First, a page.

I shoot registered skeet with a K-80. I shoot 20ga. in the 12 events. As you know 20ga. tubes are prone to split more often than one would like. My question is why haven’t/couldn’t a person have there 12ga. chamber bored out to 10 or even 8 gauge and have Briley or Kolar make tubes to fit it. If you were never going to use it for 12 ga. Would this not work?
What I am thinking is to take metal from the chamber and add it to the subgauge tube chamber. You could have 20ga. tubes that were as thick as .410 tubes, and if made out of titanium like the .410s they shouldn’t weigh to much more. Am I crazy?
Yup, you’re crazy. I’m sure that you could enlarge the chambers of a carrier barrel to anything that you want, but it would really be expensive as you would have to custom-make the ejectors on the carrier barrel. It wouldn’t just be a case of reaming out the chamber. As with so many things, when part “A” is changed, you also have to change part “B”, and “C” and so on.
It will also be a real problem getting the tube maker to build extra large tube chambers when the max he is set up to make are 20s. That means he has to custom make not only the chambers, but the tube’s ejector set also. Those big chambered tubes will end up costing you the price of a nice new car.
I once had Briley make me a set of tubes for a heavily backbored carrier barrel. The aluminum tube portion of the tubes was larger than their normal run of tube stock, so there was a long wait to get things done. Yes, they did everything perfectly the way Briley always does, but the long wait just shows you how they get set up to make a certain product within certain bounds and when you get beyond that you get into custom work. Custom work means custom waiting periods. Something to consider.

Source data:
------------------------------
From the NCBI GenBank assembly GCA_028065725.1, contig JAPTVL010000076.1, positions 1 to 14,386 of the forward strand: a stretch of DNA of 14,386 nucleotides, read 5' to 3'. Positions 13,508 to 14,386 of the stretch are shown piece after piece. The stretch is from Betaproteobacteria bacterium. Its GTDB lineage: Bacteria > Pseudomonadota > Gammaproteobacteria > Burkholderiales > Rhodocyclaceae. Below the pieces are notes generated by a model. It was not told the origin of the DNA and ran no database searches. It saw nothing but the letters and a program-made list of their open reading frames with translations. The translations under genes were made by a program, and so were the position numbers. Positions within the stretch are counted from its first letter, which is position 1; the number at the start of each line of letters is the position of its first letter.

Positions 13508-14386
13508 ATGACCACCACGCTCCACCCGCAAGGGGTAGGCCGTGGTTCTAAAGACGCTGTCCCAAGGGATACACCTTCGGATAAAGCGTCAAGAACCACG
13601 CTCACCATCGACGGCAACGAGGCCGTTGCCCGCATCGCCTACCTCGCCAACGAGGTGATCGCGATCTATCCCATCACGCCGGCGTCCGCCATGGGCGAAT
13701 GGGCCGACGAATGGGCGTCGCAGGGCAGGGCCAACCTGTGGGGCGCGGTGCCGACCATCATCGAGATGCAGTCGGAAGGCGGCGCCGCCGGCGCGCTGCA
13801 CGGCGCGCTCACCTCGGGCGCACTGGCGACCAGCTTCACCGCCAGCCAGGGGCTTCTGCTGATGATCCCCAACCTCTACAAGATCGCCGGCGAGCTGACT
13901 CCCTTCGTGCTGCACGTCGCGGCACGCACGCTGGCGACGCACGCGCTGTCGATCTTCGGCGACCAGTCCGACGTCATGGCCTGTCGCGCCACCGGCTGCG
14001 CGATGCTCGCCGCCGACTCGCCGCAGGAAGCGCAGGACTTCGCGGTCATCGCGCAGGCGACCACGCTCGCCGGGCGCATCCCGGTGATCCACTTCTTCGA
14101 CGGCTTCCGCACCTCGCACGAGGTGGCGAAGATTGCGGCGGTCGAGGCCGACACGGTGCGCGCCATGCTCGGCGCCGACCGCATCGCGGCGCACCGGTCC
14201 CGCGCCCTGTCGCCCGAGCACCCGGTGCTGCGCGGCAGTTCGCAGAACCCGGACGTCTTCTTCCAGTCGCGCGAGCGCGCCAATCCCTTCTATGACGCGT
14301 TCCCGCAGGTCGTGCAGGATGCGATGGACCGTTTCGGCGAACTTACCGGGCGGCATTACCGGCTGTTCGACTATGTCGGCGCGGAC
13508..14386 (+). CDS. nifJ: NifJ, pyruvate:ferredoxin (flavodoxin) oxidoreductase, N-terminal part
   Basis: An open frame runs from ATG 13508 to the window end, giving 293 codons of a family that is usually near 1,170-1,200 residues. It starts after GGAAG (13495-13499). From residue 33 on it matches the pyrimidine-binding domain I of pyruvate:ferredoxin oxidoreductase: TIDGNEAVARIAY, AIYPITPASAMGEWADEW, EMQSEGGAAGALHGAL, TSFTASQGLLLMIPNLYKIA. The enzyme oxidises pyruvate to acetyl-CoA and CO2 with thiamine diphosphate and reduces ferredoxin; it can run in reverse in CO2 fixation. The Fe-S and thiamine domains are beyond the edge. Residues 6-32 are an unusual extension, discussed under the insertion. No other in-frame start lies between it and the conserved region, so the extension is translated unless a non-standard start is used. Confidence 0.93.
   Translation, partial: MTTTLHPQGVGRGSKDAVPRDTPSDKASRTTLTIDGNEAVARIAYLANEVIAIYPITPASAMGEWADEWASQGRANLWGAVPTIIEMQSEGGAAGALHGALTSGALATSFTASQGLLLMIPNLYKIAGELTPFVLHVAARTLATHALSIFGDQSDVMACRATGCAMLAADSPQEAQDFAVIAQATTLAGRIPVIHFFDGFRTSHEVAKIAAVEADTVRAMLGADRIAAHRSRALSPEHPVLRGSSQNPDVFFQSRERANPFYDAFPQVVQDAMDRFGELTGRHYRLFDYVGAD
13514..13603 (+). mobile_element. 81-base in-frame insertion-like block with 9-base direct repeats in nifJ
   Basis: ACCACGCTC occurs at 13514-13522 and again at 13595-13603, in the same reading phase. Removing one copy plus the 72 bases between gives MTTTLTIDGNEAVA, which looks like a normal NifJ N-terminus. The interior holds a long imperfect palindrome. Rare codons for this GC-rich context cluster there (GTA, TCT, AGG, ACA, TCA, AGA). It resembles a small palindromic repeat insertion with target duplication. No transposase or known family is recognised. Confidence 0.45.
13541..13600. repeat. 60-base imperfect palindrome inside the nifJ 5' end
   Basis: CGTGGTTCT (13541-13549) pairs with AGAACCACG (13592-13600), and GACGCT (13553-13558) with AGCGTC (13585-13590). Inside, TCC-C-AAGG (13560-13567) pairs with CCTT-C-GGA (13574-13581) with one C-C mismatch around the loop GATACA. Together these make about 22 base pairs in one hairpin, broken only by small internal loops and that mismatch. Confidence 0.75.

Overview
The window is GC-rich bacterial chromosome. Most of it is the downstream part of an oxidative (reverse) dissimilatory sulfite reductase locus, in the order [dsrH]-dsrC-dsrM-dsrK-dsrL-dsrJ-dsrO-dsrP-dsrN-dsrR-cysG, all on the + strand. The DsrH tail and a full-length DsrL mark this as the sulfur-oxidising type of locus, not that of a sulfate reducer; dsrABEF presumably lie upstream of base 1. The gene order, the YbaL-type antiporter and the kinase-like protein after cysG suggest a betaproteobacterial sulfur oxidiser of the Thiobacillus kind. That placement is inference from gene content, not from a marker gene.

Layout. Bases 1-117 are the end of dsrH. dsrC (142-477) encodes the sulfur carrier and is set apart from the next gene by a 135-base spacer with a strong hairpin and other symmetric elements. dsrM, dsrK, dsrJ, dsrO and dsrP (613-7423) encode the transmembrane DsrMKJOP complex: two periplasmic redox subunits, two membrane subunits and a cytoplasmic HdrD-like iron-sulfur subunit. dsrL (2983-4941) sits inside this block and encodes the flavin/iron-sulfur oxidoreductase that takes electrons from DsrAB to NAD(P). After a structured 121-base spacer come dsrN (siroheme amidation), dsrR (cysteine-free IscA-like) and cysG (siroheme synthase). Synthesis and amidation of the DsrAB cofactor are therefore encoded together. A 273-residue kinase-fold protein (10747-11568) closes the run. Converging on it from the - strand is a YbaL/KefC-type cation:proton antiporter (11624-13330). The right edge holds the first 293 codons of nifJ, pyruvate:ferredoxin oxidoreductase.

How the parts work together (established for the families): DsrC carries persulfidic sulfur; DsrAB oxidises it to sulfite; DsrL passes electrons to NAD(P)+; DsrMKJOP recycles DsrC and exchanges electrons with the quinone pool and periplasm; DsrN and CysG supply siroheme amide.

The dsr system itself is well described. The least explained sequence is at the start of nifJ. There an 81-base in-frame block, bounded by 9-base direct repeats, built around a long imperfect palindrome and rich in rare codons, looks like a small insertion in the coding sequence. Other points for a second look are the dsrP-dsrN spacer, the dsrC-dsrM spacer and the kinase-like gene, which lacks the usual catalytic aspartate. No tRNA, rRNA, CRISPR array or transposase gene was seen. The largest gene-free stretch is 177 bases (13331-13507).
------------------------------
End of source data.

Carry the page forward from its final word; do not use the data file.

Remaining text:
I’ve never seen splitting the 20 gauge tube chambers as much of an issue. Yes, it happens, but it really doesn’t happen all that often. Besides, both Kolar and Briley guarantee their stuff forever, so they will just repair your tube by replacing the chamber section or send you a new one.
As with so many potential gun problems, sometimes it’s better to wait until the problem occurs. My standard gun parts solution has always been that when one part breaks, I order a replacement and a spare. I can’t tell you how many guns I have sold with a pile of expensive spare parts that were never needed. On the other hand, as a gas gun shooter, I do realize the value of a parts kit. Prudent operation probably lies somewhere in the middle.
As a total rambling aside, since there is some coffee left in the cup, let me tell you about my Big Parts Coup. Back in the ’70s I bought a Wincester Model 42 410 pump skeet gun, second year production. It had fancy aftermarket wood, but had been shot a lot. After enjoying it for half a year, it became apparent that it had broken it’s bolt. A common occurrence with the 42s. There were no spare bolts to be found then for love or money, or at least for my love and money. I put the gun in the corner of the closet and tried to forget about it.
Quite a few years later, in the last days of the Remington Lordship shooting facility, I was chatting with a guy about guns. My 42 came up. He said that he was a retired gunsmith and that back in the ’50s or ’60s some customer had ordered an entire stack of M42 parts from him, but had never picked them up. He’d never even opened the package. I could have it, unopened, for whatever the invoice was. He seemed to remember it as being about $100.
I agreed and next week he gave me the package. Inside was a treasure trove of three complete Model 42 bolts, two action bars, and packages of extractor claws, springs and other bits and pieces. There is enough stuff there to keep several model 42s running for several lifetimes. I can now shoot my 42 to my heart’s content, knowing that I won’t run out of parts. Sometimes a good parts supply is worth the piece of mind.
Bottom line: As a tube shooter, I would just shoot the tubes until something happened and then send the offending tube back for repair/replacement.
The Technoid writing for Shotgun Report, LLC
(Often in error. Never in doubt.)